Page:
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on September 29, 2008

Editorial Notes: The best advice I ever got

Taking advice is tricky business, because sometimes it's just plain manipulation

The best way to succeed in life is to act on the advice we give to others. - Tim Phillips

I was a first-born overachiever and I grew up a devout Catholic - repressed and serious. Concerned about my solemnity, my Dad gave me this advice: "Lighten up and be yourself." Back then it was easier said than done, but I eventually got the hang of it.

Fortune advice

Earlier this year, Fortune magazine published an article in which several accomplished people talked about the best advice they ever got (May 12, 2008). Here's some of what they had to say.

  • "First, always ask for the order; and second, when the customer says yes, stop talking." Michael Bloomberg, mayor of New York City.
  • "Look for an out-of-your-comfort-zone experience." David Petraeus, Former Commanding General, Multinational Force-Iraq.
  • "Focus on those things you do better than others." Peter G. Peterson, co-founder, Blackstone Group.
  • "Use your sense of humor to help diffuse anxiety. Humor takes away tension and helps you realize when you're wrong." Craig Newmark, founder of Craig's List.
  • "I've noticed that some of the most effective leaders don't make themselves the center of attention. They are respectful. They listen. This is an appealing personal quality, but it's also an effective leadership attribute." Sam Palmisano, CEO of IBM.
  • "Whatever anybody says or does, assume positive intent. You will be amazed at how your whole approach to a person or problem becomes very different." Indra Nooyi, chairman and CEO, Pepsico.
  • "Spend a ton of time with your customers. Ask them how you compare with competitors, how your service is and what they think of your products." Charlene Begley, president and CEO, GE Enterprise Solutions.

Tricky business

Taking advice is tricky business, because sometimes it's just plain manipulation. Besides, the best advice often lies within. It's been said the best way to succeed in life is to act on the advice we give to others (vs. take my advice, I don't use it anyway!). In any case, I believe that if you do give advice, it's best if it's brief. To see the article from Fortune magazine, go to www.petfoodindustry.com/0810PETfortune.aspx .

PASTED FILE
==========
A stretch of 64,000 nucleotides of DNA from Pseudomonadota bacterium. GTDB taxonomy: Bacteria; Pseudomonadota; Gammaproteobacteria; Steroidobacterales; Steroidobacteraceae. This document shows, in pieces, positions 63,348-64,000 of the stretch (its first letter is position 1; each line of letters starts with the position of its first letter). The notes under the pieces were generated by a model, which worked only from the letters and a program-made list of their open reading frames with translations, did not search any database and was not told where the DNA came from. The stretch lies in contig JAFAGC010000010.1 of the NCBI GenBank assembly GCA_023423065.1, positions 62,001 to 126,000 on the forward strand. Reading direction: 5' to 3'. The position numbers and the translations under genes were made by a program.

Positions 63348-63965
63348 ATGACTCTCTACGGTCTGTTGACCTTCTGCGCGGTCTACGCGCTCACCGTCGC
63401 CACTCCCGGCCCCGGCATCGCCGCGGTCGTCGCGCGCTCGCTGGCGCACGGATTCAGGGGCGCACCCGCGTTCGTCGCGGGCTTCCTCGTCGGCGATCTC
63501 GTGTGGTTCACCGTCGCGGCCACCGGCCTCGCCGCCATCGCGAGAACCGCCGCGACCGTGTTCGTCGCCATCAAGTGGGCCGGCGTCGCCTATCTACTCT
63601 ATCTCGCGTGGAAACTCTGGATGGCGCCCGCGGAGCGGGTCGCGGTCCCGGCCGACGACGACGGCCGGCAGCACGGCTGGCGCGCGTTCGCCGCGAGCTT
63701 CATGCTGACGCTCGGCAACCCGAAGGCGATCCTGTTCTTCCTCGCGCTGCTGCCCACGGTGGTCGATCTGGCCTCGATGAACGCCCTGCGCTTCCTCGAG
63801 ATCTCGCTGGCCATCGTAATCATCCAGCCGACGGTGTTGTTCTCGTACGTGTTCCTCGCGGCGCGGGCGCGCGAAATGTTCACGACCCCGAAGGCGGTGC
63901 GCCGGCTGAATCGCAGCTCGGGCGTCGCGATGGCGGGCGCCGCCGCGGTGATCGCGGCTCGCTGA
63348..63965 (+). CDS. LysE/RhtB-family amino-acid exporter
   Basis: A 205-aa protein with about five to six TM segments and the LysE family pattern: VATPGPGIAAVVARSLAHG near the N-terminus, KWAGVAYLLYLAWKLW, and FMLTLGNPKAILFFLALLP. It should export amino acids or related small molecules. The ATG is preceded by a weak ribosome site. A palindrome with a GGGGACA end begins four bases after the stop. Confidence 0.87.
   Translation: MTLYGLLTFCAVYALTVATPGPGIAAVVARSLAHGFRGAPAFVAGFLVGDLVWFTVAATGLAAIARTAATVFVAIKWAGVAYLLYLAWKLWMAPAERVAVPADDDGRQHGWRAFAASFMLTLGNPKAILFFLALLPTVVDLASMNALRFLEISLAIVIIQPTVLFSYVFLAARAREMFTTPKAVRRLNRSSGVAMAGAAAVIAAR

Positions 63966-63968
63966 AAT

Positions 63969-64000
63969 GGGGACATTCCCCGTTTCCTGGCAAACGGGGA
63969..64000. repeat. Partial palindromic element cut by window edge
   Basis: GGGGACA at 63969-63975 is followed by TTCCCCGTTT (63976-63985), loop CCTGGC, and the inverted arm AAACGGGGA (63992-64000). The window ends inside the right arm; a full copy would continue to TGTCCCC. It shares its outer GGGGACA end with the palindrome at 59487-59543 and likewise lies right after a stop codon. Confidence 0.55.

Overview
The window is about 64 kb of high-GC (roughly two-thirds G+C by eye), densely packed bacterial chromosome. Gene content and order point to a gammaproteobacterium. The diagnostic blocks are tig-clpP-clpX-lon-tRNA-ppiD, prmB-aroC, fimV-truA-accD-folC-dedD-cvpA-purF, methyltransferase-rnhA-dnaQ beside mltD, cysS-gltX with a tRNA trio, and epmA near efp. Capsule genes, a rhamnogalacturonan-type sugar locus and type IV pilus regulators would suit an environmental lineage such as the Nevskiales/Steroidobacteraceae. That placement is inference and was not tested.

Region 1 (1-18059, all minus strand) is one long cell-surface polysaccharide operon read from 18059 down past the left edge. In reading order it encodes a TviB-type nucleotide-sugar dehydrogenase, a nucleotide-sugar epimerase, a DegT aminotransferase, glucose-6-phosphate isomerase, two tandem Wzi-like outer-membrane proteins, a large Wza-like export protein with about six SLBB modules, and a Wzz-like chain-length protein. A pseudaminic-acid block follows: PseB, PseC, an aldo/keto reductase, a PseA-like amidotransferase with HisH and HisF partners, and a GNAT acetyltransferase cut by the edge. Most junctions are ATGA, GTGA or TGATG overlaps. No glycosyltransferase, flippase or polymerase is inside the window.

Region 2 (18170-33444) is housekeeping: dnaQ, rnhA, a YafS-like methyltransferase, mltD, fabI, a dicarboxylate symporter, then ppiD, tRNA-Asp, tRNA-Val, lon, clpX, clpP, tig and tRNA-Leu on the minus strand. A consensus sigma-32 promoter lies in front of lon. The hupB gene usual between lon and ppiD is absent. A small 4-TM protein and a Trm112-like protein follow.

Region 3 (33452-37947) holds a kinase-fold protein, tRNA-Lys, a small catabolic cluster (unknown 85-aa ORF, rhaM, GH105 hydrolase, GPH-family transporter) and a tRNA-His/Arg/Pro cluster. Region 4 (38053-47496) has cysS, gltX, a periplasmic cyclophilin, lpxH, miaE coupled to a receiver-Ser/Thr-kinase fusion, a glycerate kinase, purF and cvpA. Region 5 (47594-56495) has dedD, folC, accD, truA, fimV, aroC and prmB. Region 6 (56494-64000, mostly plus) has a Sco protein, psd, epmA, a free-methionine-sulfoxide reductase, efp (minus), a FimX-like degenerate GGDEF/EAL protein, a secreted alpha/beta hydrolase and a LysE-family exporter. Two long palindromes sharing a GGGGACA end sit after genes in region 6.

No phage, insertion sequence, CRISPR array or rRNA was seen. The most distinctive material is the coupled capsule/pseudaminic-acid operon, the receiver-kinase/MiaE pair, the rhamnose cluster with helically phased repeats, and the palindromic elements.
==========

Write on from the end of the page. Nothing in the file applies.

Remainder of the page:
Petfood industry advice

Gleaning through past issues of Petfood Industry , I found ideas and advice that I think hold up.

  • "There are three primary trends driving growth in the global petfood market: humanization, convenience and health." David Lummis, market researcher with Packaged Facts .
  • "Whether or not we agree with any or all of the issues related to global warming, it can only do our companies good to adopt a culture of minimizing energy use and waste." Colin Mair, founder of Cormal Technology .
  • "The question is not whether you've had ISO training, but whether you know how to do your job effectively. Some people learn very little in training." Dr. David Rosenblatt, managing director of PDCA Training Solutions .
  • "Keep your eye on human food trends." Krista Faron, market researcher with Mintel .
  • Regarding the US Food and Drug Administration's guidelines for improving petfood safety: "It is essential that the rules be science-based." American Feed Industry Association .
  • "Urbanization in developing markets has established the practical and emotional conditions for animals to go from working possessions to pets." Euromonitor International .
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